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Ice Creams: Bay Leaf Ice Cream

It may not feel all that summery right now, but we are promised warmer weather this weekend so why not make some ice cream in preparation? This recipe series was originally published in The Sunday Times in June 2005.

Don’t tell me. You think life is too short to stuff a mushroom and to make your own ice cream, especially when the shops are full of tempting looking tubs. Well, I agree about the mushrooms (small ones anyway), but no bought ice cream ever quite matches up to something freshly-made that has travelled from freezer to table and not a spoonful further - except perhaps to the garden.

If you’ve never made ice cream, it’s simpler than you think. If you can make real custard, you can make ice cream, but if that seems a palaver, you can always freeze a simple cream/yoghurt fruit fool. It won’t have the deep, rich taste or the smoothness of a custard base, but if you get the flavouring right it will still be delicious (see the mango ice cream below). As for equipment, you don’t need an ice cream maker, although I find a £35-£40 machine, the kind you pre-freeze, is worth its weight in gold. I can live without the all-singing, all-dancing £200+ item.

One last thought: home-made ice cream is a great party trick. Buy a starter and a main course from the deli and follow with a couple of your own ice creams (not forgetting to get them out of the freezer 20 minutes before serving). People will be hugely impressed – all the more so if you have taken the opportunity to think outside the box. Herbs, spices and flowers can all be used with stunning results, for example in the following bay leaf recipe.

Bay leaf ice cream

This may sound like novelty for the sake of it, but trust me: the bay leaves give a wonderfully fresh, subtle, not-quite-herb-not-quite-spice flavour and it goes especially well with summer fruit – poached apricots and nectarines, strawberries, raspberries, blackberries, cherries. For a year I prided myself on inventing it, then I found a recipe in a book published in 1993 – a bit deflating, but it’s far too good to abandon out of dented pride. Without the bay leaves, it is also my basic recipe for anything from vanilla onwards.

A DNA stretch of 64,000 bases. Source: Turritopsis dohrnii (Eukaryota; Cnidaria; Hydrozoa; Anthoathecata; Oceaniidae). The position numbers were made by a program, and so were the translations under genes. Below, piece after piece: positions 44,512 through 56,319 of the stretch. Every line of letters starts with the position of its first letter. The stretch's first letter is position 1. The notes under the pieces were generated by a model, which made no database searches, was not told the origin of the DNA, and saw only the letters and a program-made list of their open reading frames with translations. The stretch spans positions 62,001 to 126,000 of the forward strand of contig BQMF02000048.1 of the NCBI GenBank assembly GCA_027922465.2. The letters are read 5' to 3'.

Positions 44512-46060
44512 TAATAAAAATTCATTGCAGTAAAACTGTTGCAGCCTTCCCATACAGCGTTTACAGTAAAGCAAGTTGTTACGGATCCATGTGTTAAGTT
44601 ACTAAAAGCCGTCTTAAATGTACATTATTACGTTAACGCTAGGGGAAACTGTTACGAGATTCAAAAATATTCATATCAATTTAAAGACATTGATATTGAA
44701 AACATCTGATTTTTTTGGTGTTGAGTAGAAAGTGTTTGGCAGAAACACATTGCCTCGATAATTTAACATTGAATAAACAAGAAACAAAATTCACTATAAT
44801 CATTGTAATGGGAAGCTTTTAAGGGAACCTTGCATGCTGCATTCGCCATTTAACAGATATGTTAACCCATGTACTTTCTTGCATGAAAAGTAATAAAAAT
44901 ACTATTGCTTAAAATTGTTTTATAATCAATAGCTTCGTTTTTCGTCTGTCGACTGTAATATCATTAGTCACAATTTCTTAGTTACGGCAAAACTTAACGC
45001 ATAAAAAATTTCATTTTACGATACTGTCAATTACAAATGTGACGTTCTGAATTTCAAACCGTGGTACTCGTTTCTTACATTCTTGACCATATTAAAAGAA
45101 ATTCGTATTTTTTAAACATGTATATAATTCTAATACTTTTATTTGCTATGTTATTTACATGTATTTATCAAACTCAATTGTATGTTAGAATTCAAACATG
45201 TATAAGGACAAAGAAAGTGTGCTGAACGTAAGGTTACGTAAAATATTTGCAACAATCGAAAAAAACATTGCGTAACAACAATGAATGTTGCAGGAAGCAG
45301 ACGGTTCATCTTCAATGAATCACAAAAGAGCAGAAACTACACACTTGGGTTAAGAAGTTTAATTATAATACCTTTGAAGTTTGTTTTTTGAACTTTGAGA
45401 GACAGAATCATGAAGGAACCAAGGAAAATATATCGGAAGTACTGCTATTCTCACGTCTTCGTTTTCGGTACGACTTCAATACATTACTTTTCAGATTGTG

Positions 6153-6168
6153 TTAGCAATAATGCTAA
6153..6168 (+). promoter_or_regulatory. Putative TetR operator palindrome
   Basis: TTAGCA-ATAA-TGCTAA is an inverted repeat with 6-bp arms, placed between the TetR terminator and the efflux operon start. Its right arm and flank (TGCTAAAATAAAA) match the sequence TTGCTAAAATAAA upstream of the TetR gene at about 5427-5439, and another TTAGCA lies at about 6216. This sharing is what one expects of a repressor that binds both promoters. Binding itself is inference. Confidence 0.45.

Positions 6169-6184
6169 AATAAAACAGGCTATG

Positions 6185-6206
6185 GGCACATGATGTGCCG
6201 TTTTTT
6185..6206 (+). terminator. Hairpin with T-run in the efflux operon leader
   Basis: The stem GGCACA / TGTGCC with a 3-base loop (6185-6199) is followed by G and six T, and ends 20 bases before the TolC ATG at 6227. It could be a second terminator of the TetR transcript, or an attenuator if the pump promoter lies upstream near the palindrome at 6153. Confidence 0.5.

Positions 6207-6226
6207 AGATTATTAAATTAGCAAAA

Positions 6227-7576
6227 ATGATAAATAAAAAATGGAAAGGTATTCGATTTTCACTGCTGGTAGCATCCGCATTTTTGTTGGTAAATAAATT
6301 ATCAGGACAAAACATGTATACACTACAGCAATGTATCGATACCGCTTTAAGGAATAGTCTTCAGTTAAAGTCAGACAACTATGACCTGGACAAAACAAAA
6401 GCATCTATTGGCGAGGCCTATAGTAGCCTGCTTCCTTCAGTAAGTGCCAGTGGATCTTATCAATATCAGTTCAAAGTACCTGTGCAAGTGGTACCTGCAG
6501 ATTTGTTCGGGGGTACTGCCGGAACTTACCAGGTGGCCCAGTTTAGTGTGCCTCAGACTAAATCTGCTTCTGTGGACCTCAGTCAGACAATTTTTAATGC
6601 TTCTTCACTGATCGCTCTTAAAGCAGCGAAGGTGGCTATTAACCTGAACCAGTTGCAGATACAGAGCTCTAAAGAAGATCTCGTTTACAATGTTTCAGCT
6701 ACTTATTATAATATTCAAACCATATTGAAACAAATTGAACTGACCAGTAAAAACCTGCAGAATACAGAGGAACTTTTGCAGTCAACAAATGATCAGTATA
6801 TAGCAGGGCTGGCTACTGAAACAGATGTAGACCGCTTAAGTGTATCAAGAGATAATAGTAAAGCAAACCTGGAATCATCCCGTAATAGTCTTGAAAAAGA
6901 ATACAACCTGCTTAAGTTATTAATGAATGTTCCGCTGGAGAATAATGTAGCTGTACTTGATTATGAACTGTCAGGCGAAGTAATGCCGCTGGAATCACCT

Serves 6

3 large fresh bay leaves (if you use dried, start with 5 and taste at various stages because the dried leaves vary greatly in pungency)

500 ml whipping cream, or half and half double cream and full-cream milk

5 large egg yolks

100g caster sugar

Gently heat the cream with the bay leaves to boiling point. Meanwhile, in a basin that will be large enough to accommodate the cream too, and ideally using an electric hand mixer, beat or whisk together the egg yolks and sugar until the mixture is pale. Still beating, pour in the bay leaf cream, which you have brought back to boiling point if necessary.

Now for the make or break stage: pour the mixture back into the saucepan and heat gently (it must not boil), stirring all the time until the custard has thickened just enough to coat the back of a spoon: a line drawn through it should keep its shape. I allow 10 minutes for this stage.

If you want to take a more cautious approach, instead of heating the mixture in the saucepan, suspend the basin over a pan of shallow simmering water. It will take longer, but you’re as good as guaranteed to produce a smooth custard, not scrambled egg.

Decant the custard into a jug and sit it in cold water. Leave until completely cold. Remove the bay leaves when you are ready to freeze it.

If using an ice cream maker, follow the manufacturer’s instructions. Without a machine, put the mixture in a suitable container in the coldest part of the freezer. After 90 minutes, take it out and quickly beat to a slush, preferably using an electric hand mixer or a food processor. Repeat the 90-minutes-and-beat process twice more.

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